Mass Power Forward energy coalition launches advocacy effort in Berkshires

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PITTSFIELD — Mass Power Forward, a new statewide energy coalition, launched its local efforts in the city on Wednesday, advocating clean energy and conservation projects and opposing new fossil fuel infrastructure.

A Pittsfield press conference outside Kinder Morgan's offices at 137 North St. was one of five similar events the group hosted around Massachusetts on Wednesday. Others occurred in Boston, Fall River, Holyoke, West Peabody and Weymouth.

Local speakers — environmentalists, business owners and faith leaders — made a prime target of Kinder Morgan's $3.3 billion proposed Northeast Energy Direct pipeline through New York and the Berkshires on the way to Dracut.

According to Christopher Derby Kilfoyle, owner of Berkshire Photovoltaic Services, gas companies use "vague," exaggerated figures to smear solar companies for receiving subsidies, while the proposed pipeline and gas line leak fixes promise to cost ratepayers $8 billion.

"And you can take that to the bank," Kilfoyle said. "Massachusetts ratepayers shouldn't be paying for this pipeline at all, because the technology will soon be obsolete, folks. Because of solar with storage technologies, we are on the cusp of an energy revolution that's going to change the way the grid operates."

He added, "This is a last-ditch effort of fossil fuel companies."

Gas companies also use job creation as a key point of advocacy for projects like NED.

But another speaker, Jane Winn of Berkshire Environmental Action Team, said Massachusetts' clean energy sector is creating orders of magnitude more jobs — stable, rather than temporary, ones.

More than 6,000 firms — Kilfoyle's among them — have created more than 88,000 jobs, making "the clean energy sector now one of our fastest growing sectors of the Massachusetts economy," Winn said. A key plank of Mass Power Forward is to see this sector enjoy ever-more growth.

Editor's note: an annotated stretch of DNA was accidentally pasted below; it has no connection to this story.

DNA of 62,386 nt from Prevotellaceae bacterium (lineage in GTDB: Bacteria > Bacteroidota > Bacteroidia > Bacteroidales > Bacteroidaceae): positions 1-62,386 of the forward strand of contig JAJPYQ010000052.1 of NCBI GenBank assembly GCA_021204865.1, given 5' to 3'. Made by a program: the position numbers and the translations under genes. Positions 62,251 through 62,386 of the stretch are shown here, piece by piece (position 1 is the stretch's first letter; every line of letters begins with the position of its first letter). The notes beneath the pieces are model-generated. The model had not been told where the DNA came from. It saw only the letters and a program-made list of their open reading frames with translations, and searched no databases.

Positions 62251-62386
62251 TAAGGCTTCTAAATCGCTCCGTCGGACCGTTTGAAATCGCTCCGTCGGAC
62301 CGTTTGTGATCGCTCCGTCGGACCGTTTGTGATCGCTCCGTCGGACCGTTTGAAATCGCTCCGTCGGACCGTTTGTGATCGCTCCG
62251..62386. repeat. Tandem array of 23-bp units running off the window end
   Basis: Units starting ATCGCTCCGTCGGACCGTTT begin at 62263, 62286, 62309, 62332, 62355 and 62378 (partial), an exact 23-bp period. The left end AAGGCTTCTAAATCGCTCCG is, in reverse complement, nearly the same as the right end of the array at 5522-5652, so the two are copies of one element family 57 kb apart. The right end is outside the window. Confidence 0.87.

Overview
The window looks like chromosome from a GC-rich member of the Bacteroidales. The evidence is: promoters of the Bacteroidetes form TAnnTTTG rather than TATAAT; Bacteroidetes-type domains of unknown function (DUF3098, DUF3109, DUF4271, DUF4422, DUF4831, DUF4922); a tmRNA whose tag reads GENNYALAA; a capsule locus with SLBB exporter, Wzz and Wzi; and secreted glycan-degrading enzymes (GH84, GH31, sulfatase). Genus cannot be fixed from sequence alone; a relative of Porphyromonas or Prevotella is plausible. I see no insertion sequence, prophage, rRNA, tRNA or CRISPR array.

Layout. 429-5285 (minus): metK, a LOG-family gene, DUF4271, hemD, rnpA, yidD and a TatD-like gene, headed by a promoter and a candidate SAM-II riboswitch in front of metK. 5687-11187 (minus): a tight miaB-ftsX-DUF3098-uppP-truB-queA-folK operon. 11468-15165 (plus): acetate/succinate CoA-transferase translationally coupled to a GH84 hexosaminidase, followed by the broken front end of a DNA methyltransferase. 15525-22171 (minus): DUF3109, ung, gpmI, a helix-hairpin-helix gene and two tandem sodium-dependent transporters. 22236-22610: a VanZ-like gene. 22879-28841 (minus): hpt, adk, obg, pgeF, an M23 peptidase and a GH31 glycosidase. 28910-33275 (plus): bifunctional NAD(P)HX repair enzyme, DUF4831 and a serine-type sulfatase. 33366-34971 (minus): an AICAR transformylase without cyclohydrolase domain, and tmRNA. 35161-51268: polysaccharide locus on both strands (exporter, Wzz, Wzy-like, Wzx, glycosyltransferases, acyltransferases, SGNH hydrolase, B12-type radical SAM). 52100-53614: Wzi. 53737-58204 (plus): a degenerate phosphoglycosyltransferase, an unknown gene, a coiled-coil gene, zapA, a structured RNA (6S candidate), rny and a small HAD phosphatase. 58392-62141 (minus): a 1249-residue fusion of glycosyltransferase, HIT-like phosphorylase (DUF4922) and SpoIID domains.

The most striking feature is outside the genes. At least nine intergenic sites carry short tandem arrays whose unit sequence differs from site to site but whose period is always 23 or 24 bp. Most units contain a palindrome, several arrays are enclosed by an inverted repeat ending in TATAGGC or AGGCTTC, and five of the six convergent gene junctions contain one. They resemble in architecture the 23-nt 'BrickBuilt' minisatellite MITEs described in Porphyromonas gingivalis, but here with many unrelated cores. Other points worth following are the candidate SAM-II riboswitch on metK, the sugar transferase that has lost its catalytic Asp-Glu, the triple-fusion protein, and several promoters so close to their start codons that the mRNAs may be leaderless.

The need for NED evaporates, Winn said, when one takes into account continued clean energy generation, gas leak fixes, weatherization/energy efficiency measures and New England's declining electricity usage.

Winn also went after Berkshire Gas Co. for lackluster efforts to reduce gas use — only saving 0.7 percent per year in customer usage.

"That's pathetic," Winn said. "Berkshire Gas could do much better. This should be the low-hanging fruit."

She added, "The choices we make this year are ones we'll have to live with for decades to come. We can chain ourselves to fracked gas, and have our heating and electric costs go up and down with the price of fuel, sending those dollars out of state, continuing to spew carbon into the air. Or, we can invest in clean energy that has no fuel cost, keeps us on track to reduce climate change and pollution, keeps our energy dollars local, and creates local, full-time, permanent jobs."

Pulled together by 350 Massachusetts, Mass Power Forward comprises 90-plus organizations such as Massachusetts Sierra Club, Better Future Project, Boston Climate Action Network, Climate Action Business Association and the Environmental League of Massachusetts, among others.

Local faith leaders also spoke — the Rev. Joseph Farnes of St. Stephen's Episcopal Church and the Rev. Janet W. Zimmerman of Grace Church in Great Barrington.

Echoing Pope Francis, both church leaders said climate change disproportionately impacts the poor globally.

"The Earth is a common good; it belongs to all of us and is meant for all of us," Zimmerman said. "We're connected to this precious Earth and dependent on its goodness for our very life. We know we have failed to cherish and care for it, and as a result many suffer, in particular those who are most vulnerable."

She added, "We can and we must respond to this critical situation."

Kinder Morgan, on the other hand, has argued the necessity of the pipeline, citing regional natural gas shortages that until recently were regularly cited by New England governors.

The company hopes to receive federal approval of its NED plans by November 2016 so it can begin construction a few months thereafter and place the pipeline into service by November 2018.

Contact Phil Demers at 413-496-6214.


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